by Ariel Benjamin Mannes | Dec 18, 2018 | Public Integrity, Public Safety, Security |
It is no secret that cognitive technology is changing countless industries worldwide, and in many cases, these changes have been objectively positive and constructive. However, as these technologies continue to become increasingly normalized aspect of our culture, the management of such technologies remains in flux. When it comes to security and public safety, some flaws to this growing technology can present a glaring risk to our general wellbeing.
Well intentioned as they may be, Artificial Intelligence (AI) and ML-based recognition tools, are creating a converse effect on the individuals and institutions they strive to protect. While I am not against the implementation of technology as a security force multiplier, they must be used to augment the human operator, and not serve as a replacement or excuse to hire less qualified (cheaper) personnel. This presents a long-running debate in security and crime prevention. For example, one of the most common security technology investments is in video surveillance equipment. While this is, without question, one of the most vital physical security investments an organization can make; it’s important to note that video surveillance is evidentiary in nature, thus recording crime vs. preventing it. If you buy cameras before investing in access control, alarms and the personnel to monitor the video and respond to potential threats, your investment may have been made in vain. This is an viewpoint I have held steadfast to for a long time, but recent developments and media stories have only reinforced its credibility with regards to the future of both security and public safety. Take, for example, recent developments in Metropolitan Police biometrics, in which the technology was found to be 98% inaccurate.
Finding a way around
Despite a variety of industry advancements in recent decades, there remains a sad but true concept within the security world: when a new safety concept emerges, criminals will try to find a way to sabotage it. This is best known as “the better mousetrap”. This notion is very true of recognition technology, which on the surface seems like it would be nearly impossible to penetrate in this manner. However, the technology’s continued flaws and loopholes actually make it more of a gamble within modern security protocol — especially when paired with the undying cunning of those striving to breach it. Even Microsoft, one of the world’s leading tech giants and a clear embracer of cognitive technology, has addressed the significant risks stemming from recognition software, and now, the company and its contemporaries have been left to scramble for ways to mitigate risk while finding answers to new emerging threats.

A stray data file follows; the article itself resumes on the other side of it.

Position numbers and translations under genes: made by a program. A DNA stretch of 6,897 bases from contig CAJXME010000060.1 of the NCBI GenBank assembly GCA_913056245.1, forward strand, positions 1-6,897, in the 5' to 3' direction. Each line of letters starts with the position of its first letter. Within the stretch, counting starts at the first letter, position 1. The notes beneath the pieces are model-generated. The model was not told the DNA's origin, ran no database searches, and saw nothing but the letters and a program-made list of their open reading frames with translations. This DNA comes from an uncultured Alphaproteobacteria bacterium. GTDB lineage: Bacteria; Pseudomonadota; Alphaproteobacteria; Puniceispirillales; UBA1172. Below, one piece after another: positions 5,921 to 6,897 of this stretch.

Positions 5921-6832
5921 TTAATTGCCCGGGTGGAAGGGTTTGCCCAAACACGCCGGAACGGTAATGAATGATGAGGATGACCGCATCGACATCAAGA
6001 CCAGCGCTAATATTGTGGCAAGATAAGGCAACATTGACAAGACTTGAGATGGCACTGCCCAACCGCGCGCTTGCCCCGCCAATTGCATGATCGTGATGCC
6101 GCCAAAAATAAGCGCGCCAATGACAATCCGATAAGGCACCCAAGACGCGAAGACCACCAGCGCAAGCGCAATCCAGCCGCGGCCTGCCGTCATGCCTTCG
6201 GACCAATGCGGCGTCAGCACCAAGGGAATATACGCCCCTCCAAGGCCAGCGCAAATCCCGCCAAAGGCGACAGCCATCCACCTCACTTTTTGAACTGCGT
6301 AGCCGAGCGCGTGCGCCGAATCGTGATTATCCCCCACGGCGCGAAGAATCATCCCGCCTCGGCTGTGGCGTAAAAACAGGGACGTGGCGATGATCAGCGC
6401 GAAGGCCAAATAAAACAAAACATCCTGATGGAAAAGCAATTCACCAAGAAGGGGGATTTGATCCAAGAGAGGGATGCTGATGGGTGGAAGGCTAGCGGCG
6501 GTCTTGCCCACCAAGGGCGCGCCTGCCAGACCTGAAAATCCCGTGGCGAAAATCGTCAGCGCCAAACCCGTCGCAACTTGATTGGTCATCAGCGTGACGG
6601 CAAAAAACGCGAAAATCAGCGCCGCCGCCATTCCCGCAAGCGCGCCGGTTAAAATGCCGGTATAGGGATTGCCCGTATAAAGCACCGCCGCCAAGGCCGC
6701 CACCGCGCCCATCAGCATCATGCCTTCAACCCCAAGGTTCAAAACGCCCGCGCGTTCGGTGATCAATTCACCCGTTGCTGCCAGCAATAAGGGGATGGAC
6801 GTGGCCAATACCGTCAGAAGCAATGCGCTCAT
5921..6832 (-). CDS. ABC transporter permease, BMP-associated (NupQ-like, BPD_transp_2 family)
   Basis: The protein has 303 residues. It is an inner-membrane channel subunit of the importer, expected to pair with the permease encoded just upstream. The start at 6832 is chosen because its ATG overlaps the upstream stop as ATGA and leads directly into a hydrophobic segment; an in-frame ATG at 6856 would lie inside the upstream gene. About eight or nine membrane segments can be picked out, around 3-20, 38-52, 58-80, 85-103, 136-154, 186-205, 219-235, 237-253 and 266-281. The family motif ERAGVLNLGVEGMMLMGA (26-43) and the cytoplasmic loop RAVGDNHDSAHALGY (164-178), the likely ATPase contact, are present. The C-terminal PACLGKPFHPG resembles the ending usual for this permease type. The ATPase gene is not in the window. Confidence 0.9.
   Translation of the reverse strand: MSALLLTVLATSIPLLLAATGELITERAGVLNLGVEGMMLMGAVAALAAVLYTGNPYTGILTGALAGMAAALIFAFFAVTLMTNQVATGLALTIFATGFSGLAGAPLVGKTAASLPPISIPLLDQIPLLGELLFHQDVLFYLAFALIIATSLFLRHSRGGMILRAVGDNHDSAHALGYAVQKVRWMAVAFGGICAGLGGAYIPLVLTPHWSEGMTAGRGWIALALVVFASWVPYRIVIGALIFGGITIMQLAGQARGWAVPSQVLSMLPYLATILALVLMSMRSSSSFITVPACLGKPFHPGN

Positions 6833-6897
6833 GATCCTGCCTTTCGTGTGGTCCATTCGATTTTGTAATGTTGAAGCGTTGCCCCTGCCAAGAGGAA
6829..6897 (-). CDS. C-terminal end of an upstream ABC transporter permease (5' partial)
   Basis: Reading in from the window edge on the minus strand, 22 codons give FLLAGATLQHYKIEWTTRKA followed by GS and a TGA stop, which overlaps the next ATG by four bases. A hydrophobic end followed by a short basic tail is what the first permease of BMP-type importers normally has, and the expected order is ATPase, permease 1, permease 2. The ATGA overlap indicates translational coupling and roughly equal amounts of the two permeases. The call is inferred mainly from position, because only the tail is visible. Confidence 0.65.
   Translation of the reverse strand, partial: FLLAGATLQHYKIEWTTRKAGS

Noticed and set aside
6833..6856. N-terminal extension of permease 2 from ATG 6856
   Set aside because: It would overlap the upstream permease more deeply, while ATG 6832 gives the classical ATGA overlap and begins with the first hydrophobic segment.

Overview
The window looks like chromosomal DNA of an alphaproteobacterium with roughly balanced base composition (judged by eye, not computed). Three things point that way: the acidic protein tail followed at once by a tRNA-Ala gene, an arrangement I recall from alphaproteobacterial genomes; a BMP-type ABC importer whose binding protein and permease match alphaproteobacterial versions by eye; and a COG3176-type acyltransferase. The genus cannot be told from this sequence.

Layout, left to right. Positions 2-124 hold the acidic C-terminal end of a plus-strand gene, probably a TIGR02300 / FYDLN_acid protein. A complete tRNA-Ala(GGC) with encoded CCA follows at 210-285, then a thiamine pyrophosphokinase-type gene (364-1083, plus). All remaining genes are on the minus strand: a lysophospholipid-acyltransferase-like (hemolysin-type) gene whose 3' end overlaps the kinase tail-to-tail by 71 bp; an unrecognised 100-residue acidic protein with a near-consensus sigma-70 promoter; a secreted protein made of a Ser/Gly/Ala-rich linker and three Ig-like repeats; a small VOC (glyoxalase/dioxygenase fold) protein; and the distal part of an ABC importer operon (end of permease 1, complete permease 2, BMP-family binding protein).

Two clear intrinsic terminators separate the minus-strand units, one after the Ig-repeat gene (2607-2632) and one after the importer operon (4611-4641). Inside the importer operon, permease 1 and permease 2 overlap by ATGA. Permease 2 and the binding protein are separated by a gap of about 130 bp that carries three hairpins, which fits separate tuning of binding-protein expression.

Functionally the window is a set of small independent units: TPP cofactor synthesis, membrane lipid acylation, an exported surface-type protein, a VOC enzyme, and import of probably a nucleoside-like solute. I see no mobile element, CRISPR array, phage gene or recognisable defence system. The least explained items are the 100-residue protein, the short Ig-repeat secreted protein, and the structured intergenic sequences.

Leaving universal privacy concerns aside, countermeasures are currently being developed. In recent months alone, we have already seen hoods, disguises, large sunglasses and the emergence of 3D printed heads created to fool recognition technology otherwise assumed to be “impenetrable” when being developed by technologists without the appropriate “bad guys” to consult in red cell testing. While much of this phenomenon has been linked to mobile recognition security, in principle, it only opens another doorway for criminal exploitation. However, considering the allure of “lucrative contracts for emerging technology” rooted in recognition capabilities, it is safe to assume that this push-and-pull will remain a notable issue for a long time. Furthermore, behavioral detection programs deployed by agencies like the NYPD, Met Police (UK), and TSA have yielded a myriad of false alarms; mostly attributed to a lack of regular drills and response planning activities designed to act on alerts by such technologies.
Just like security protocol in general, we must not allow ourselves to succumb to distractions and wedge conversations and focus on what will work best for the vast majority, and with 2019 in sight, that does not currently include the presence of recognition technology. Therefore, it’s always important for organizations to have analog backups to all of their new technologies. Not only is this important for training the human element of a solution, but best serves the emergency management & continuity of operations side of the public safety equation, to assure that your security and safety operation is able to continue if and when technologies malfunction.
A. Benjamin Mannes, MA, CPP, CESP is a nationally-recognized subject matter expert in public safety and investigations. He is the former Director, Office of Investigations for the American Board of Internal Medicine, having previously served in both federal and municipal law enforcement & homeland security agencies and an established Public Safety Consultant. He has served on collegiate academic advisory boards as well as the Executive Board of InfraGard, the FBI-coordinated public-private partnership for infrastructure protection for over six years.